Frank Ticheli
Manhattan Beach Music, 2005


In strictly musical terms, Abracadabra (2005) is as clear an example of musical economy as anything Ticheli has composed.  Almost everything is derived from the opening bars of the main theme.  Indeed, virtually every note can be traced to the main melody or its accompaniment.  Because of this heightened sense of unity, the composer had to choose other ways to achieve musical variety.  The most prominent solution was through sudden and frequent shifts of mood, mode, and tonality.

Performance Notes

Abracadabra (2005) was composed in the summer of 2004, and was orchestrated the following November during a residency at the MacDowell Colony.  This piece is dedicated to Ticheli’s son, and is at once playful and serious, innocent and mischievous.  A sense of mystery pervades as the dark key of g minor is balanced by sudden shifts to bright and sunny major keys.  Throughout the composition, the composer was thinking about magic, not in an evil or frightening sense, but as a source of fun and fantasy.  His wonderfully playful, sometimes mischievous young son was always in the back of mind, as were images of Halloween with its costumes and jack-o’-lanterns.  As the piece nears its conclusion, the music rushes toward what seems to be an explosive finish.  But the woodwinds interrupt, fanning out to a questioning whole-tone cluster.  They are answered by a puff of sound, a final disappearing act.

Musical Challenges

As this piece maintains a whimsical sense of fantasy throughout, stays in 4/4 time, rarely adjusts tempo, and only changes key through the use of accidentals, it will give students the appearance of being simple.  This is not the case!  While the time and key never change, Ticheli uses articulation markings and accidentals ingeniously throughout the piece to modify the tonal and rhythmic feel.  In fact, one might be hard pressed if just listening to the piece to identify the time and key signatures!

That said, the feel of the piece should be crisp and light throughout, never getting heavy-handed or overplayed.  There are many places throughout the piece where an instrument or two have an opportunity to play a light, legato, lyrical phrase against a stricter, more separated accompanying figure.  These “soloists” should feel free to exaggerate dynamic shapes to the lines.  In the sense of magic and whimsy, the light soloistic figures should be played in as carefree a manner as possible.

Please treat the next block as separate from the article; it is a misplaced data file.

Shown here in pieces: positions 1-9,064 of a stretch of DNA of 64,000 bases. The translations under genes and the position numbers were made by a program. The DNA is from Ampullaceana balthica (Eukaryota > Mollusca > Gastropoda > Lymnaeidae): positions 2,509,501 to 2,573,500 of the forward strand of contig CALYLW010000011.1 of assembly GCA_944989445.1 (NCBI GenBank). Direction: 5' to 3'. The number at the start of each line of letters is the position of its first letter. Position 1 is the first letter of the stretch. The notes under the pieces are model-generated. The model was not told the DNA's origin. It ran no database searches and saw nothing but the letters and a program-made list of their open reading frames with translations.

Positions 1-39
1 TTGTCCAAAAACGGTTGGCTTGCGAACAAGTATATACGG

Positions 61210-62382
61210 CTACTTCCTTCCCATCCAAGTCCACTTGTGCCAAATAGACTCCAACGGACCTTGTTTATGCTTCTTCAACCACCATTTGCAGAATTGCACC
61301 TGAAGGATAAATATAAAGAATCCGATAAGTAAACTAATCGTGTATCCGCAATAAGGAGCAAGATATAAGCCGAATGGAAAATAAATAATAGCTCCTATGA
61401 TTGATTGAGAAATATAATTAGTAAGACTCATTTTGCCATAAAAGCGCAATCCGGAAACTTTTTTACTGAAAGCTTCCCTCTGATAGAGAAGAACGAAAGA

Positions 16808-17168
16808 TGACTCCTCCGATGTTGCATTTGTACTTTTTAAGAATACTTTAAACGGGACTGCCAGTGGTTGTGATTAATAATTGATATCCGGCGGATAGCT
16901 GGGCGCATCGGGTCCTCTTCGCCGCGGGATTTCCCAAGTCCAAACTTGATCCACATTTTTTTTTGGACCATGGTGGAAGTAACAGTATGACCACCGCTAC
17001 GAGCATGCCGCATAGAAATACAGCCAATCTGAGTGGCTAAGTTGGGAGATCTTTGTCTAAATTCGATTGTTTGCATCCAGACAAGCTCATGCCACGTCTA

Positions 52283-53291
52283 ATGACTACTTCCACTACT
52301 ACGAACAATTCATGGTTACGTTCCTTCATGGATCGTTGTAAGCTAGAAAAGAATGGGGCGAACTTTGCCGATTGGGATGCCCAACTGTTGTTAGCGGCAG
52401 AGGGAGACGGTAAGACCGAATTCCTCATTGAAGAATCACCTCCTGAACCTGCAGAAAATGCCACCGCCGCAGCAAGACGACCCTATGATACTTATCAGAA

Ticheli uses very specific articulation marking throughout the piece.  The ensemble would do a dis-service to the composer if they failed to regard those markings.  Accents, staccatos, and housetop accents are all interpreted very differently.  In order to get the most out of the clever, devious nature of the piece, these articulations should all be very precise, and consistent throughout the ensemble.

Overall, this should be a very fun piece for a concert or festival performance.

About the Composer

Frank Ticheli (b. 1958) joined the faculty of the University of Southern California's Thornton School of Music in 1991, where he is Professor of Composition. From 1991 to 1998, Ticheli was Composer in Residence of the Pacific Symphony, and he still enjoys a close working relationship with that orchestra and their music director, Carl St. Clair.

Ticheli's orchestral works have received considerable recognition in the U.S. and Europe. Performances have come from the Philadelphia Orchestra, Atlanta Symphony, Detroit Symphony, Dallas Symphony, American Composers Orchestra, the radio orchestras of Stuttgart, Frankfurt, Saarbruecken, and Austria, and the orchestras of Austin, Bridgeport, Charlotte, Colorado, Haddonfield, Harrisburg, Hong Kong, Jacksonville, Lansing, Long Island, Louisville, Lubbock, Memphis, Nashville, Omaha, Phoenix, Portland, Richmond, San Antonio, San Jose, and others.

Ticheli is well known for his works for concert band. In addition to composing, he has appeared as guest conductor at Carnegie Hall, at many American universities and music festivals, and in cities throughout the world.

Frank Ticheli is the winner of the 2006 NBA/William D. Revelli Memorial Band Composition Contest for his Symphony No. 2. Other awards for his music include the Charles Ives and the Goddard Lieberson Awards, both from the American Academy of Arts and Letters, the Walter Beeler Memorial Prize, and First Prize awards in the Texas Sesquicentennial Orchestral Composition Competition, Britten-on-the-Bay Choral Composition Contest, and Virginia CBDNA Symposium for New Band Music. He is a national honorary member of Kappa Kappa Psi and Phi Mu Alpha Sinfonia, and he was named by the American School Band Directors Association as the 2009 recipient of the A. Austin Harding Award.

Frank Ticheli received his doctoral and master’s degrees in composition from The University of Michigan.